West Alabama Training Center open in Demopolis

Published 10:41 pm Monday, September 4, 2023

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Wallace Community College Demopolis took a big step forward on Aug. 30 with the opening of the West Alabama Training Center. The project has been three years in the making and is now finally open for anyone interested in the courses it offers.

The former National Guard Armory building is housing the technical center as it can be utilized for several different programs, such as students who are pursuing associate’s degrees receiving technical training. Other industries in the area can also use the center for industry training that is specialized to what they need for their workforce.

The training center idea came up not long after Wallace Community College opened its Demopolis campus. The project cost $3.9 million and funding for the project came from the Alabama Community College Board of Directors.

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“I cannot tell you how much we appreciate the confidence they have in us,” said Demopolis Mayor Woody Collins. “I promise you we will not let you down. This will be one of the most exciting, fun campuses in the entire community college system.”

Marengo County Commissioner Freddie Armstead, Jr. thanked the Alabama Community College system for investing in Marengo County. 

“What you are doing here is going to be a game changer. It is going to change people’s lives in the Blackbelt area. Not just in Marengo County, but any county that touches us,” said Armstead. “The things that you are doing here, and the specialized training you are offering at this campus will definitely change people’s lives.”

Discussing the purpose and overview of the center was Alabama Community College System Chancellor Jimmy Baker. Baker said the Alabama legislature did more for the community college system in its last session than in years past.

“This center is not just for this city or this county. This is going to be and will be a change agent for this entire part of the state of Alabama,” said Baker. “I am just blessed to be in the role to have good people working with us.”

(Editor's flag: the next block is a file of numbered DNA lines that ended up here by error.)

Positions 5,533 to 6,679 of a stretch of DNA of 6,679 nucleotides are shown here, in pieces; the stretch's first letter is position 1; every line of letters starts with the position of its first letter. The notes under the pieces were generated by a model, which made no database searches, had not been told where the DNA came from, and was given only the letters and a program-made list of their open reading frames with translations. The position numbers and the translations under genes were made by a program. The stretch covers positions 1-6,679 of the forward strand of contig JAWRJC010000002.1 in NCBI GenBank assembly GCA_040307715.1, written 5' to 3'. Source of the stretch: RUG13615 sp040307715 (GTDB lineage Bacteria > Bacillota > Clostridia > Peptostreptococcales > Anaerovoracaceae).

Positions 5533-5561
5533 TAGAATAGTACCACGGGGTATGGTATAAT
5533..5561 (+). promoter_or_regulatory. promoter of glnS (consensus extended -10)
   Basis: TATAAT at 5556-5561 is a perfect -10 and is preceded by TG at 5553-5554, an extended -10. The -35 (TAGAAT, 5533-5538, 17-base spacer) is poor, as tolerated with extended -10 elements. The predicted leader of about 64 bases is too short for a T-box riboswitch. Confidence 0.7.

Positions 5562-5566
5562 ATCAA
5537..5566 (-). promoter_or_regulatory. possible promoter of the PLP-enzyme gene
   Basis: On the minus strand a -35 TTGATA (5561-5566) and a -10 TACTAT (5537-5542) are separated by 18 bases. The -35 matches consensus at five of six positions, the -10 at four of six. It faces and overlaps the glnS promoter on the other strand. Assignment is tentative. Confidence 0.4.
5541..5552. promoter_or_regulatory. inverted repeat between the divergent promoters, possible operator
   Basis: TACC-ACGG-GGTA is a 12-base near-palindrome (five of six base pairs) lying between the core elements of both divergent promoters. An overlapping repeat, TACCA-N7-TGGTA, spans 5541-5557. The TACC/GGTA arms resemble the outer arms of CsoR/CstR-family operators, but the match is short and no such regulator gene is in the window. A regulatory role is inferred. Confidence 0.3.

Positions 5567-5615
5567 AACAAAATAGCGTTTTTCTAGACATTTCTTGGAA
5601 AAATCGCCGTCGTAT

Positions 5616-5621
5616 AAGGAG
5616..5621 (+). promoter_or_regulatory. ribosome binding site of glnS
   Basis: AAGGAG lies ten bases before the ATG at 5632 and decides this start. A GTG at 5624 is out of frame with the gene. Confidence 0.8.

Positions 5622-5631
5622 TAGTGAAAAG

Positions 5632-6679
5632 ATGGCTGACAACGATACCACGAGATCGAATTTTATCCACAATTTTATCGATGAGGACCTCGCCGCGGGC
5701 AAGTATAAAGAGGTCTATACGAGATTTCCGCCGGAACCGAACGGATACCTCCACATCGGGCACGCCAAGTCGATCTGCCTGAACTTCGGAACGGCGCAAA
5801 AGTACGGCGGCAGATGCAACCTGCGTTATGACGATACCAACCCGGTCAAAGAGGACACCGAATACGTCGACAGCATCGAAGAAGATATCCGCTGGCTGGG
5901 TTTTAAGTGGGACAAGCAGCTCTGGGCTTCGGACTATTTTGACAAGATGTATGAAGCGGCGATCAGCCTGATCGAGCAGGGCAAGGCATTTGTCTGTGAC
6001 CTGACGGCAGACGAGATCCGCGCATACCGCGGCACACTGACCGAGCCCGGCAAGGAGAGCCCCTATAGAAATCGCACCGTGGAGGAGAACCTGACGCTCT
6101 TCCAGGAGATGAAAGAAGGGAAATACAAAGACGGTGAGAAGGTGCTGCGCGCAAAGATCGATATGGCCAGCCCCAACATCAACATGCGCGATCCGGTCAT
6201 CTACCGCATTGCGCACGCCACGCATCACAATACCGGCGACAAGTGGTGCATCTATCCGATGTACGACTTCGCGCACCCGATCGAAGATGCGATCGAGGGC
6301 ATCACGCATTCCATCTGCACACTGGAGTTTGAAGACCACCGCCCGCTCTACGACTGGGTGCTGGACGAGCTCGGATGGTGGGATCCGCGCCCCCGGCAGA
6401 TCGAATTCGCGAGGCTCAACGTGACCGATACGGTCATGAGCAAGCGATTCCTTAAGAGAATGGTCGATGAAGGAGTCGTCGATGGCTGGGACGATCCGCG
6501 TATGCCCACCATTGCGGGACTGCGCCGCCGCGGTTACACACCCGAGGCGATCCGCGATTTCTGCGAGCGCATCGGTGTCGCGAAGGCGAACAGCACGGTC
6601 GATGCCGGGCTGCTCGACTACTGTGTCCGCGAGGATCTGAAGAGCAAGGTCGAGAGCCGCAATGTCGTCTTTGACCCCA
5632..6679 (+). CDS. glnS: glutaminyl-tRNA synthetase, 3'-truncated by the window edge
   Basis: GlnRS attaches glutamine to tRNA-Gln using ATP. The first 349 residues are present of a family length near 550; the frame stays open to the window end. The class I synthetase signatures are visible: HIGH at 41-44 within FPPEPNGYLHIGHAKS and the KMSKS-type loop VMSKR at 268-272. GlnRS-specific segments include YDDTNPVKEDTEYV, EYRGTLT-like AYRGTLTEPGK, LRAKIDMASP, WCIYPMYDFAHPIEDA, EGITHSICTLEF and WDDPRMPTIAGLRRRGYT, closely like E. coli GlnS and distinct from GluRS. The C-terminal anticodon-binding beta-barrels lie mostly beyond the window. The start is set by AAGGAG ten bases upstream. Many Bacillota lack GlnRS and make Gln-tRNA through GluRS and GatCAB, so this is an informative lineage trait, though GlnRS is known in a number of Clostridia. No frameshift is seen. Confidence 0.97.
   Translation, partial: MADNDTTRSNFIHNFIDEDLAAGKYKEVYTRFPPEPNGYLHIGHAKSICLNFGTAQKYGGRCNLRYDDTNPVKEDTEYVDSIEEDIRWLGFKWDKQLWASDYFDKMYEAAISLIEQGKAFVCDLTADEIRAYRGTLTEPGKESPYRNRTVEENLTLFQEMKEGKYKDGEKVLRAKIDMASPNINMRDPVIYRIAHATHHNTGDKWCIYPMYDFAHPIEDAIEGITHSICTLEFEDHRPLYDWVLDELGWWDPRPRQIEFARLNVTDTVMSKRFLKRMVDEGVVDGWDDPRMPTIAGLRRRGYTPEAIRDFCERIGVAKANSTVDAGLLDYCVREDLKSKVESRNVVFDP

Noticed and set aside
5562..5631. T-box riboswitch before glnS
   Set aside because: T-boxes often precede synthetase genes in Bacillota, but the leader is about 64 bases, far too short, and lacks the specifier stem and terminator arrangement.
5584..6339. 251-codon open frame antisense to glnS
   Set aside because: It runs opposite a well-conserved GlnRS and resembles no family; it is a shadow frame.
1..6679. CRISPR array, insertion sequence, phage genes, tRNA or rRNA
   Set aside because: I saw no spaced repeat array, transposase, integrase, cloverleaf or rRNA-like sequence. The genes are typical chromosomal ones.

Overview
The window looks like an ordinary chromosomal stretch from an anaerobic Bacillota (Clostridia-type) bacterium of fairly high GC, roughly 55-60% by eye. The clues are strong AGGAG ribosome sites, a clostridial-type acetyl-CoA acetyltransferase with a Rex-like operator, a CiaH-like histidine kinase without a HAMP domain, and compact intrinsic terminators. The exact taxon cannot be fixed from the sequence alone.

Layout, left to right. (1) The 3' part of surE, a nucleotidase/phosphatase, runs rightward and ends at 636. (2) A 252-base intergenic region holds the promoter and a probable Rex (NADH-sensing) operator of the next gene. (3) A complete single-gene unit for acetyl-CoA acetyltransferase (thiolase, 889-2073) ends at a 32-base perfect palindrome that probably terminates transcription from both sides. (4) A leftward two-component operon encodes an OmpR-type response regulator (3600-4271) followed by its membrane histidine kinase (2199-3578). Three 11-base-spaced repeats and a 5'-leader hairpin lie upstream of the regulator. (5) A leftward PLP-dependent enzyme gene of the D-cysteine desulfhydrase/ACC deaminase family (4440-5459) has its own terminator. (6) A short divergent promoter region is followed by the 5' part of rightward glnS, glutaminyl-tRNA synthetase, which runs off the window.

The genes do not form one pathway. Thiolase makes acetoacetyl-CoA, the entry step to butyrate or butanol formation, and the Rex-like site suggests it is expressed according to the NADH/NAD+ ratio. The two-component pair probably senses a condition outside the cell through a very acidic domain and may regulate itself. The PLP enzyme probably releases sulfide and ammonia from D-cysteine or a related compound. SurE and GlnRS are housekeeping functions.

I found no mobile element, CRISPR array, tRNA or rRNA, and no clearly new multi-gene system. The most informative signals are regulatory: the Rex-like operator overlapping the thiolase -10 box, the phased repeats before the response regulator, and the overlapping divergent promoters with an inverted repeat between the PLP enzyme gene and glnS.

Dr. James Mitchell, President of Wallace Community College Selma, remarked on the campus vision and what services it will provide for students.

The new center will offer a variety of programs and courses such as modern manufacturing, HVAC (Heating, ventilation, air conditioning) technology programs, welding, and commercial truck driving. The building will also have a full machine tool lab for short-term training opportunities for other industries, a full computer lab that will allow for eventual office administration programs.

In addition, the center will work with Whitfield Regional Hospital (WRH) to offer healthcare training for LPN, RN, and patient care.

“This center is truly a team idea. This is truly something that a team came together and made happen,” Mitchell said. “Now we are seeing the fruits of our labors and what can happen when we come together and work together.”

The next speakers were Sen. Robert Stewart of District 23, Rep. Prince Chestnut of District 67, and Rep. Curtis Travis of District 72 who all spoke on the impact the technical center will have on the community. Each of them stressed the need and the importance of community colleges training and growing a strong and efficient workforce.

Stewart, who is a graduate of WCC, said that community colleges are “engines of economic development” and that the opening of the technical center is “monumental.”

“This center aligns with our state’s values of workforce development. That is the direction we are going in as state. That is what we are prioritizing.” said Stewart. “This is an amazing opportunity for our region and the Blackbelt will be better because of this development.”

Chestnut said that from the very beginning of his time in the Alabama legislature he has pushed for workforce development and finding ways to connect existing companies with employees.

“We have such a lack of skills people in this country right now. We don’t have enough plumbers, industrial maintenance people, not enough certified water and waste operators,” said Chestnut. “We need folks who bring something to the table. We need builders. So I commend the system for being able to look and see a need. I thank you for making that a focus.”

Travis said the Demopolis campus has been part of three community college systems, and WCC was “third time’s the charm.”

“It’s an opportunity to keep our people in our community,” said Travis. “It’s a chance to invest in the people. Invest in them and provide all the resources they need. It’s to allow them to stay in the community.”

According to Jo Ellen Martin of the Marengo County Economic Development Board WCC “is an answer to our prayers.”

“God brought you here. He knew we needed you before we even knew we needed you,” said Martin. “This has been years in coming. But it did come at the right time and at the right place.”

Demopolis Campus Director Blaine Hathcock recognized the team at WCC that helped make the technical center a reality.

“What a humbling moment it is to stand in front of you today to mark this special occasion. It has certainly not been all smooth sailing, but rarely are great things accomplished without some obstacles,” said Hathcock. “This moment has been a long time coming and I thank you for your dedication to this project.”